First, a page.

Export markets pitch for business

Knowing which export markets to target is key to overseas success, so we invited five leading contenders for UK business to make a case for investment to come their way


BRAZIL is a welcoming market with advantages for UK exporters, says Maria Luisa Cravo Wittenberg, of the Brazilian trade and investment promotion agency APEX-Brasil

This is Brazil’s decade. The eyes of the world will be on us as we host the 2014 FIFA World Cup, and then in 2016 we host the Olympic Games and Paralympics in Rio.

The Brazilian economy is the sixth largest in the world, growing at an annual average rate of around 5 per cent. We have a diverse economy, from the obvious, such as agriculture, timber and textiles, to less well-known areas, such as aircraft, medical devices, motor vehicles, and oil and gas.

Foreign investors in Brazil will find a receptive and easy-to-negotiate marketplace. Our banks are well capitalised and offer competitive financing lines. Transport links on the coast are superb, making it simple and cheap to move goods from Porto Alegre to Rio to Recife. Moving goods in-land is still a little tricky, but nonetheless improving as infrastructure has become one of the main areas of concern and improvement of the current government.

One area you may wish to get advice is on potential incentives. Brazil has an industrial policy, called Plano Brasil Maior (Plan for a bigger Brazil), which levies some federal taxes on certain priority sectors. Furthermore, some state incentives are also available, depending on the location and the type of investment that is to be made.

Brazil is a friendly location for investors. There are not many restrictions on foreigners owning businesses. Brazilian labour laws and taxes are different to the UK so, again, local legal advice is recommended.

If you are considering which country to do business with, here are a few things which give Brazil an edge. First, it is such an easy country to do business in. Corruption is less than in other comparable economies, and commercial law is clear and well implemented.

Second, the middle class is huge, booming and eager to access products and services.

Third, the structures to help you become established in Brazil are excellent. Apex-Brasil, the Brazilian trade and investment promotion agency, can help you throughout the investment process, and provides free services, which range from the provision of information to site selection and connections.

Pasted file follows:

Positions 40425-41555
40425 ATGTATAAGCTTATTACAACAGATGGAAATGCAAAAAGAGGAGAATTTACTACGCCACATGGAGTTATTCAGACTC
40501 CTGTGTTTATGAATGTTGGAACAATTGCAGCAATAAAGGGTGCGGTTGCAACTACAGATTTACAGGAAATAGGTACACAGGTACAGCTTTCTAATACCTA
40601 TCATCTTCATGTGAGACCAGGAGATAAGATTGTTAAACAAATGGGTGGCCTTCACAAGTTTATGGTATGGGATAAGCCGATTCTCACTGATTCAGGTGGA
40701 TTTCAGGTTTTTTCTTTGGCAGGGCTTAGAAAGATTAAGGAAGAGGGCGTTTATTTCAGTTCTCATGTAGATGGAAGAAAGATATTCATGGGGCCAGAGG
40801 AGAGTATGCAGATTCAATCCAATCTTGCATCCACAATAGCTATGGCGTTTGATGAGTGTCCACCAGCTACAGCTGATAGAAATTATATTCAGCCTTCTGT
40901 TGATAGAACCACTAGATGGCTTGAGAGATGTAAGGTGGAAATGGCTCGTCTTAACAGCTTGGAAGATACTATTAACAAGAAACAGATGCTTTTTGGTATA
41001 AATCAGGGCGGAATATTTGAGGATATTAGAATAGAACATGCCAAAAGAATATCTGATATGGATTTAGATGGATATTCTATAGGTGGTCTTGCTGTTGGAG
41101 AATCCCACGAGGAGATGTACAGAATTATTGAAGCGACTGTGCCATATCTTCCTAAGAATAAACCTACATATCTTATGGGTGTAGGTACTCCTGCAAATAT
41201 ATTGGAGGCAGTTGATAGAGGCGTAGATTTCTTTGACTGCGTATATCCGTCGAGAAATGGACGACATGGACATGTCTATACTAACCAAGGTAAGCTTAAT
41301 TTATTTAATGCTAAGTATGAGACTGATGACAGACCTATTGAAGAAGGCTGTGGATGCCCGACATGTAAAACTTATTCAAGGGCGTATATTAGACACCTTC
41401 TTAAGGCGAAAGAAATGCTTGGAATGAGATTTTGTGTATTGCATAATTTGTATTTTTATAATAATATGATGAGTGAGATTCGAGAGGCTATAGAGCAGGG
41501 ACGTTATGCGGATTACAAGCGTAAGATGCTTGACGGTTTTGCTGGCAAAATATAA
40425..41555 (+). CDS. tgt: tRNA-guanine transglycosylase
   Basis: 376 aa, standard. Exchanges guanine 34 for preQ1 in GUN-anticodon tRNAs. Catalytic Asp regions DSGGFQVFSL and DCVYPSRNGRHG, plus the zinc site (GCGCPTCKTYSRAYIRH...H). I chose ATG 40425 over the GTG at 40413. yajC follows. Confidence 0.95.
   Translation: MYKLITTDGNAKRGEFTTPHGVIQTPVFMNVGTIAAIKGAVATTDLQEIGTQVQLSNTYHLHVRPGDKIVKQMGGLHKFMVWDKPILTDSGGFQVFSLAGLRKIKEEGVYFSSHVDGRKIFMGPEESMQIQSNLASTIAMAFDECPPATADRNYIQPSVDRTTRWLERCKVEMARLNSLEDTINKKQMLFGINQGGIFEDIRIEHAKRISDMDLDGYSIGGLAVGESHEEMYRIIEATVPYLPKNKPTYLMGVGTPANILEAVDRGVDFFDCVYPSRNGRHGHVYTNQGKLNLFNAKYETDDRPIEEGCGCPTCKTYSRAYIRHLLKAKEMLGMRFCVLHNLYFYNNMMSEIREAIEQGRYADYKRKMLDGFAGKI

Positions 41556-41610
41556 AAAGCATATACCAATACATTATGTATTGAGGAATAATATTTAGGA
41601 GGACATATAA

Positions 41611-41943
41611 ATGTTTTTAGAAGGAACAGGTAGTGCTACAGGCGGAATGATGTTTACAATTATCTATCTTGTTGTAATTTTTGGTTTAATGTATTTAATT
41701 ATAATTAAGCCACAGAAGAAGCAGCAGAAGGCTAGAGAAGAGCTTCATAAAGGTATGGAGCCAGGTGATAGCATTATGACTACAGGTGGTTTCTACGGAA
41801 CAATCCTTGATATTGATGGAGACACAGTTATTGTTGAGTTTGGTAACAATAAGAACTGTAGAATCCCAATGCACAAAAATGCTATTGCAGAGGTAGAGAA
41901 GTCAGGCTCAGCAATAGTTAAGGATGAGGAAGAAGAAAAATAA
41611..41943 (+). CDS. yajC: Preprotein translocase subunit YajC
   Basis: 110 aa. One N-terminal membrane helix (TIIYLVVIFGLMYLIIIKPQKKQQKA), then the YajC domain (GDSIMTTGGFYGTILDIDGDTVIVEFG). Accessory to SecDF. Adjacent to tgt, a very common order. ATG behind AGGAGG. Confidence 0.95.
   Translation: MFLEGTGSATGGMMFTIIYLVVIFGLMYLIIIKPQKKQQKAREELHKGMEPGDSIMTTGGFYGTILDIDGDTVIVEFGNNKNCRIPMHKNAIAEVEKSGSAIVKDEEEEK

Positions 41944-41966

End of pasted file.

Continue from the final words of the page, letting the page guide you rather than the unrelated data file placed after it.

Brazil also offers the most attractive gateway to the rest of South America. Produce in Brazil and you can quickly expand the market to our Latin American neighbours. There is already an impressive history of British firms prospering in Brazil. This ought to be the year when you join them.

 

CHINA, the world’s second largest economy, is a market of eastern promise, says Stephen Phillips, chief executive of the China-Britain Business Council (CBBC)

With decades of double-digit growth, growing consumer wealth and a building boom, China is an important market for the UK economy. Since 2009, exports have doubled and, in the first quarter of 2013, averaged over £1 billion a month. It is now our seventh largest export market.

China’s rapid growth means the purchasing power of the Chinese middle class is now having a clearly defined effect. While the dominant UK export sectors of automotive and high-value engineered goods continue to perform well, there has also been a dramatic growth in the export of consumer-related products to China. Demand in other sectors is also expanding, with UK excellence in creative industries, financial and professional services, education, healthcare and ICT acknowledged and sought after.

There is a perception that China can be challenging, with its continental size and different business culture. However, exponential growth in air, rail and road networks means that regions and cities are increasingly accessible and connected.

As to business culture, with a network of ten offices across the UK and thirteen across China, CBBC is well placed to support companies of all sizes and at all levels of Chinese experience with advice, research and practical support. And through nearly 60 years of engagement, we have exceptional connections with government and businesses across the market.